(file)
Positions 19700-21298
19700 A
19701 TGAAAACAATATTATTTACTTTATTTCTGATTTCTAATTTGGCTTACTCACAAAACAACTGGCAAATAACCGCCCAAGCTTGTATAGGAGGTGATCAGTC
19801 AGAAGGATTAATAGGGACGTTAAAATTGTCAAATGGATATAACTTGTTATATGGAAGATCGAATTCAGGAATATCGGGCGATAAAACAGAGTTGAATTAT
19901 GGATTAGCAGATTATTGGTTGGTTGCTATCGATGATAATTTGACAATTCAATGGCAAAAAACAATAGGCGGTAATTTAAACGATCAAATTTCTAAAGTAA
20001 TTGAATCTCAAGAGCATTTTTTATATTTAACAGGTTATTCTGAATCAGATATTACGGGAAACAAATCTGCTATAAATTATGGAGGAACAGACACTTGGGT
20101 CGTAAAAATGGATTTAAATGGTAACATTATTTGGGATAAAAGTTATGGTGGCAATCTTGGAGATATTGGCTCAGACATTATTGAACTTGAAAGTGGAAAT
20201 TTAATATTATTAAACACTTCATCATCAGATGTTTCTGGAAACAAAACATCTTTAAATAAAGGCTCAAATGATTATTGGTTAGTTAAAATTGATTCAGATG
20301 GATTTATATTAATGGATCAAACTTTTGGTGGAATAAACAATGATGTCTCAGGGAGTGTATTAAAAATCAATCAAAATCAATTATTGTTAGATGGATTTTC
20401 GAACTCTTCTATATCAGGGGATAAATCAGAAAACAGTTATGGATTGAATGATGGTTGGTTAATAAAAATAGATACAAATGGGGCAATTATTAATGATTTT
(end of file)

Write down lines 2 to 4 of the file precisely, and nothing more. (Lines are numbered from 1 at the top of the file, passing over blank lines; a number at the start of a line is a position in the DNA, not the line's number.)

19700 A
19701 TGAAAACAATATTATTTACTTTATTTCTGATTTCTAATTTGGCTTACTCACAAAACAACTGGCAAATAACCGCCCAAGCTTGTATAGGAGGTGATCAGTC
19801 AGAAGGATTAATAGGGACGTTAAAATTGTCAAATGGATATAACTTGTTATATGGAAGATCGAATTCAGGAATATCGGGCGATAAAACAGAGTTGAATTAT